Leather in all its variations becomes the smell of my father’s presence. A worn pouch in which sweet pipe tobacco was stored, the generations-old razor strop that hung in the bathroom. Shoes polished every week with a rag swirled in a gelatinous block of mink oil, a brown leather bomber jacket from the late 50s, its heavy folds frozen in place with muscle memory. And myriad colognes, the last ritual of grooming. According to society, scent should have been introduced through my mother and her perfumes, one of the first lessons of the Western feminine path of desire and its becoming. But as Wayne Koestenbaum writes, ‘as if we could neatly divide male and female dreaming!’1
A lipstick, an eyelash curler, a fine-brushed liquid eyeliner. My mother’s minimal process, the application of each as careful and studied as the stroke of her calligraphy brushes. The abbreviated beauty of motion echoing the gendered learnings of a specific culture. There was an absence of scent which I craved, associating it with a wild luxuriance I knew from playing in a rampant garden and images of classic movies, where every woman had a cache overflowing with perfume. The great black and gold stoppered boules of Lanvin—Arpège or My Sin on Bette Davis’s vanity in All About Eve, the towering factice of Robert Piguet Bandit in the Paris bathroom from which Ann-Margret applies in delight in Made in Paris spoke to some secret world. Perfumes became the ultimate luxury in my eyes, and the ultimate femininity. My assumption was that this near-mystical sillage, like the distraction of a magician’s smoke, would transport me to womanhood. But I learned a scented path is as complex in its revealings of desire and development as any perfume’s structure.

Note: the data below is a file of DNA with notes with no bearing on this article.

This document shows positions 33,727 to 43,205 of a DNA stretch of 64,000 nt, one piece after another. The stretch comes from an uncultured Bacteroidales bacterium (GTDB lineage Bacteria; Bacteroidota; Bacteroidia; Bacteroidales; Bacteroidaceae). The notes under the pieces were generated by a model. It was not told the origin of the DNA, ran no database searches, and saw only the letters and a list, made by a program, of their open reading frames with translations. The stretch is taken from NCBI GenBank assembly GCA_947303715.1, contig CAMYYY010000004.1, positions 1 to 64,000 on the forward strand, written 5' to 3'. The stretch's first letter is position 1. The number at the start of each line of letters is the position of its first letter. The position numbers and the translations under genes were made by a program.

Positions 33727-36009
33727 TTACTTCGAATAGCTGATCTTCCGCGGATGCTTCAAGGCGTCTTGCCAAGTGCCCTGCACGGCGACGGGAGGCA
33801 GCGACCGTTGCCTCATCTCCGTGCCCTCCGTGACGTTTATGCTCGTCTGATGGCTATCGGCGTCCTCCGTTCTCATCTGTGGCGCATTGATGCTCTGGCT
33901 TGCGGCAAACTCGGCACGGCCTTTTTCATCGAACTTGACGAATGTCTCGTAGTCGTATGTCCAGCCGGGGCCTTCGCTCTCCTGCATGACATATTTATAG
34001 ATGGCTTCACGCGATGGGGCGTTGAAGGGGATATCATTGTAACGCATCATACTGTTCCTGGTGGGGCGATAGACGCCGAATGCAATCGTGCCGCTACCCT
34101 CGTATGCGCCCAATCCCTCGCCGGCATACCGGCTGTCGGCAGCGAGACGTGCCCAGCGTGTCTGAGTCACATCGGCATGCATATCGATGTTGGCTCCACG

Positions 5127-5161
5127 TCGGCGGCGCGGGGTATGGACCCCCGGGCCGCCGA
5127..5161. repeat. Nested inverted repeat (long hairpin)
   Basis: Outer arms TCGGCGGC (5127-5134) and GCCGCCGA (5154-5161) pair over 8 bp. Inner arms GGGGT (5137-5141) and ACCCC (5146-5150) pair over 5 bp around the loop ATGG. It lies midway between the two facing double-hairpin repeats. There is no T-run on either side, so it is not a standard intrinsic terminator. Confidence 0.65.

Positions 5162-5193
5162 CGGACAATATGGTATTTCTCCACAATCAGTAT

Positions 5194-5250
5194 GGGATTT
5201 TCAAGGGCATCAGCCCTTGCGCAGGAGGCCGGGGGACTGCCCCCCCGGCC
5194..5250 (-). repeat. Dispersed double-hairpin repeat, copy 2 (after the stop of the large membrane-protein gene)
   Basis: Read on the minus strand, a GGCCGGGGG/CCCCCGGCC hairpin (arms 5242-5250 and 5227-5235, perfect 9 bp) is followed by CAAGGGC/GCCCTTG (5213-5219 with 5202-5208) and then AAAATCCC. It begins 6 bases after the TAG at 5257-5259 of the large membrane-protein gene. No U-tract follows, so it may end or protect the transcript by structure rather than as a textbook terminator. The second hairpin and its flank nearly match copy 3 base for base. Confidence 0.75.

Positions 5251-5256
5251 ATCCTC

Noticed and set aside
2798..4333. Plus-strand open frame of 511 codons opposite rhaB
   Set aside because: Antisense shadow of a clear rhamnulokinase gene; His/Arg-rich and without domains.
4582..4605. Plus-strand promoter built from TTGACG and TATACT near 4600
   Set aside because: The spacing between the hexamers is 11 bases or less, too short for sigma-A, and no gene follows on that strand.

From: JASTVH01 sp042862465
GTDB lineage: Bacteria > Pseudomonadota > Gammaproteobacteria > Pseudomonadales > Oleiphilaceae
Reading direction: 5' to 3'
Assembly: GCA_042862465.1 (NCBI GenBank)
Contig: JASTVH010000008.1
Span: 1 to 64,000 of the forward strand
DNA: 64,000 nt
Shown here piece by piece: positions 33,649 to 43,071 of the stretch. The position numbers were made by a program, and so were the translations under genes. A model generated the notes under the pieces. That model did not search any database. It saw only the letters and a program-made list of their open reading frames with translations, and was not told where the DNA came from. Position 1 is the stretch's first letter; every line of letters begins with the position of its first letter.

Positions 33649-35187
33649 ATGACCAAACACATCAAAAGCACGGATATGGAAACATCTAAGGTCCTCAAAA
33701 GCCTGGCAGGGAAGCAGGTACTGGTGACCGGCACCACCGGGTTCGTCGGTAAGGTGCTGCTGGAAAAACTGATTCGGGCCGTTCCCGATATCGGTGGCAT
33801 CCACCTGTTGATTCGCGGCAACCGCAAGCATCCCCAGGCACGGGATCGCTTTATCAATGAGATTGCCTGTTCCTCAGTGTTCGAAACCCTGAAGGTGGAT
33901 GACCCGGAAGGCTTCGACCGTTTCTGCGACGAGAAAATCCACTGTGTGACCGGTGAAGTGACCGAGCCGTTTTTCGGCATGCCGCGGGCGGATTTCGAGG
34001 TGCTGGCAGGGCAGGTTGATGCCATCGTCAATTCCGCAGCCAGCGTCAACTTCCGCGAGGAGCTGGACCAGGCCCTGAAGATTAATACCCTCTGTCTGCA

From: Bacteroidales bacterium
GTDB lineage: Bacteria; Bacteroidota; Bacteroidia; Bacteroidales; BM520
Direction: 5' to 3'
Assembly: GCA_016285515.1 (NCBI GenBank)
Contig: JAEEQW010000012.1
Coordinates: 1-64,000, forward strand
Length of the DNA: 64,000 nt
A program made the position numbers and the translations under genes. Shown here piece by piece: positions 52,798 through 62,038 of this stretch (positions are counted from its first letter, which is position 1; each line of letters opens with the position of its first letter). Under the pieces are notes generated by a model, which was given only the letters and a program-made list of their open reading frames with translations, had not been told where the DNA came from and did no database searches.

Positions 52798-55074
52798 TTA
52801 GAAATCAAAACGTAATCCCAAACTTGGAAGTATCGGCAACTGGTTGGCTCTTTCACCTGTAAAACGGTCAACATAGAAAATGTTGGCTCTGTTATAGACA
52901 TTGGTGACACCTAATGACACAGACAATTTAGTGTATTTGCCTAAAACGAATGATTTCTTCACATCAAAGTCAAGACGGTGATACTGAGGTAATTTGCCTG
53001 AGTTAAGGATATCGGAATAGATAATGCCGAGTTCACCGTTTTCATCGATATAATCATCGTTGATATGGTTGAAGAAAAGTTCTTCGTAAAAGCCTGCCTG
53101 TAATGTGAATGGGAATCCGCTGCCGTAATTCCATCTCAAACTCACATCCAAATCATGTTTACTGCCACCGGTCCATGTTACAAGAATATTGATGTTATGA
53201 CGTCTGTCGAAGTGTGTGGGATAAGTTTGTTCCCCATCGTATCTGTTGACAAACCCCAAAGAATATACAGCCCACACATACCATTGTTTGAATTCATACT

In place of a vanity, a cupboard, unassuming with white wooden shelves. In it, masculine became feminine, then neither and both. Unspoken permission, joyful olfactory explorations where everything became possible. So much of perfumery is olfactory sleight of hand, and a leather scent is never simply leather, but contains anything from birch tar or galbanum or violets, fruit to opoponax. The liquid within almost any perfume bottle is a chameleon, altering with the different skins it encounters, an ongoing Ovidian transformation from antiquity to the present. Perfume means ‘through smoke,’ and we emerge from bottles changed. I cannot remember the first commercial scent of my father’s that I surreptitiously tried—for he also made his own simple colognes—Puig Quorum, Lagerfeld Classic, Knize Ten, or Pierre Cardin, but what I immediately knew without a more articulate means of expression was our skins reflected both shared and different facets. These could not be dismissed as merely masculine or feminine, which turned my thus-far understanding of perfumes and relation to them upside-down. Writing about the artist Sherrie Levine, Donald Barthelme notes, ‘A picture on top of a picture. What happens in the space between the two.’2 Somewhere between masculine and feminine lies the understanding of all desire.